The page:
Generational bonds

Generational bonds. Clinical assessment instruments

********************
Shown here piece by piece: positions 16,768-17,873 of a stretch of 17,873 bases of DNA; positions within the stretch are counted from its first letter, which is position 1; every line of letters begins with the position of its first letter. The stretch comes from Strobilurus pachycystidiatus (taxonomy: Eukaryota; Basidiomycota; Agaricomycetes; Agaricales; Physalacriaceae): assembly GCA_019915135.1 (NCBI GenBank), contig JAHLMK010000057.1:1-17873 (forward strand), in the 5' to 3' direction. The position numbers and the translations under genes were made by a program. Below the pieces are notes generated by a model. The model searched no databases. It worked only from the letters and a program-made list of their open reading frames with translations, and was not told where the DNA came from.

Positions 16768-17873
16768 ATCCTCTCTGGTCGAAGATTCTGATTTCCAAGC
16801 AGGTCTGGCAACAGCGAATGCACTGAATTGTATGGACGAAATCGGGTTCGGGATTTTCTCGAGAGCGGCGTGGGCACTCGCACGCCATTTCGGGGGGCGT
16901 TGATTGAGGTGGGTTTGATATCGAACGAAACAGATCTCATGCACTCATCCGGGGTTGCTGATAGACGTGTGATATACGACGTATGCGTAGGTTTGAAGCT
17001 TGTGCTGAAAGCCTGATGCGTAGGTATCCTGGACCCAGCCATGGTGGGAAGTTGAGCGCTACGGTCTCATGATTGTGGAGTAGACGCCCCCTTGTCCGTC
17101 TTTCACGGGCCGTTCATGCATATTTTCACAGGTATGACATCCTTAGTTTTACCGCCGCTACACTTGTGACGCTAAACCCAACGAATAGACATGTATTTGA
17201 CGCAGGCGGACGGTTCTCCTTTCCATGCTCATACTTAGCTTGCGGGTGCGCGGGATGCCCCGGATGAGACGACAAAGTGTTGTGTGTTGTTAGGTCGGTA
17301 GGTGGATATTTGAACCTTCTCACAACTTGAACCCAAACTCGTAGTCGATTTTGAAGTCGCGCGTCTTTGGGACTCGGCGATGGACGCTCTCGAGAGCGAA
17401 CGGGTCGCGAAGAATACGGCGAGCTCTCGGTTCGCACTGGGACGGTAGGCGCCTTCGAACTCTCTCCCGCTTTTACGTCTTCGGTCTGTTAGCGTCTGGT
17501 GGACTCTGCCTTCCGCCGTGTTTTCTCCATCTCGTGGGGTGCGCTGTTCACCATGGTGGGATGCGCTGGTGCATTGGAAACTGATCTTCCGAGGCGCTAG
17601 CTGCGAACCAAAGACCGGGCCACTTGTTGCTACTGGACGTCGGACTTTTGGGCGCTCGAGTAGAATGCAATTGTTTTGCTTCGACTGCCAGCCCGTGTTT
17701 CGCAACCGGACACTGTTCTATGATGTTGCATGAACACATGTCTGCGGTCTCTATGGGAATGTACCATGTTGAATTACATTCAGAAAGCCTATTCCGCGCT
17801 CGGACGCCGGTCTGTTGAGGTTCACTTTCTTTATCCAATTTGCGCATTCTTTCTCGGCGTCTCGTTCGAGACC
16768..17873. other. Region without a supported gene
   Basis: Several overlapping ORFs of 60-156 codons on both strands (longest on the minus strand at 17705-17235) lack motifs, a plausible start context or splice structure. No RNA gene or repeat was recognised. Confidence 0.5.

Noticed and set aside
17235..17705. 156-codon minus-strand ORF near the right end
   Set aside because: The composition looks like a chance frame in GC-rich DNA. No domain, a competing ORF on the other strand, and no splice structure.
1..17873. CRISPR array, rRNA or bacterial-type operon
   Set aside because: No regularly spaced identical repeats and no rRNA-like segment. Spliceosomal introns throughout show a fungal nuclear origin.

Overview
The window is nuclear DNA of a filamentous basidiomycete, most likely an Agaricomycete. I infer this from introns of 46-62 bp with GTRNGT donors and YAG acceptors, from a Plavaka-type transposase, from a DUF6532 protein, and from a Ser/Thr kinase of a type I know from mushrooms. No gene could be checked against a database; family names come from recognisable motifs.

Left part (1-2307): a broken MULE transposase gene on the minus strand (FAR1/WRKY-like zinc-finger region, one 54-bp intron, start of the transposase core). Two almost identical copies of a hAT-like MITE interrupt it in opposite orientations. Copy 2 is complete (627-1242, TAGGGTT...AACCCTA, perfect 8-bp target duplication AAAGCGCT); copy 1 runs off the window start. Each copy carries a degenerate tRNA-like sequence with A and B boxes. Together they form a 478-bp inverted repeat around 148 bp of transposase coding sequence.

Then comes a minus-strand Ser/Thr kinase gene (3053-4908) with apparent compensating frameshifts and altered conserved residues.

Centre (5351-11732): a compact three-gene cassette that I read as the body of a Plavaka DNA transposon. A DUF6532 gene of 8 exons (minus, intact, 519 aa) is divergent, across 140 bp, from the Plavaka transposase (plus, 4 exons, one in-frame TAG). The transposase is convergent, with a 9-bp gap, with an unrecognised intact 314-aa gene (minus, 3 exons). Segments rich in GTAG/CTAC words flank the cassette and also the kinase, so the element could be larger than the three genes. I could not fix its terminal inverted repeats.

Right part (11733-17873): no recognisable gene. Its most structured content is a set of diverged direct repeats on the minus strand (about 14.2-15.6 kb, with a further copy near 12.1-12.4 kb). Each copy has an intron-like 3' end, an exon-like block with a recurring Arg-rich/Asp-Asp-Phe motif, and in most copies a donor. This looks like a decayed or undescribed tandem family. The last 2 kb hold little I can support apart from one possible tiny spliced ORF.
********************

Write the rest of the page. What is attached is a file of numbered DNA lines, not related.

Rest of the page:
The present book aims at providing clinicians with a set of “expressive” instruments to evaluate and assess family bonds; specifically three instruments are presented: the Clinical Generational Interview (CGI), the Family Life Space (FLS), and the Conjoint Family Drawing (CFD). These instruments have been selected because they have both assessment and therapeutic purposes, in other words they can be conceived as media facilitating and fostering the therapeutic relationship while helping the clinician gain a privileged look into the family dynamics and relationships. Allowing the clinician and his/her clients to share meaningful moments and places (both emotional and physical), such instruments facilitate the building of a solid therapeutic alliance while also enabling the researcher/clinician to truly understand family relations by sharing their rituals, witnessing to their exchanges, and becoming aware of their critical transitions.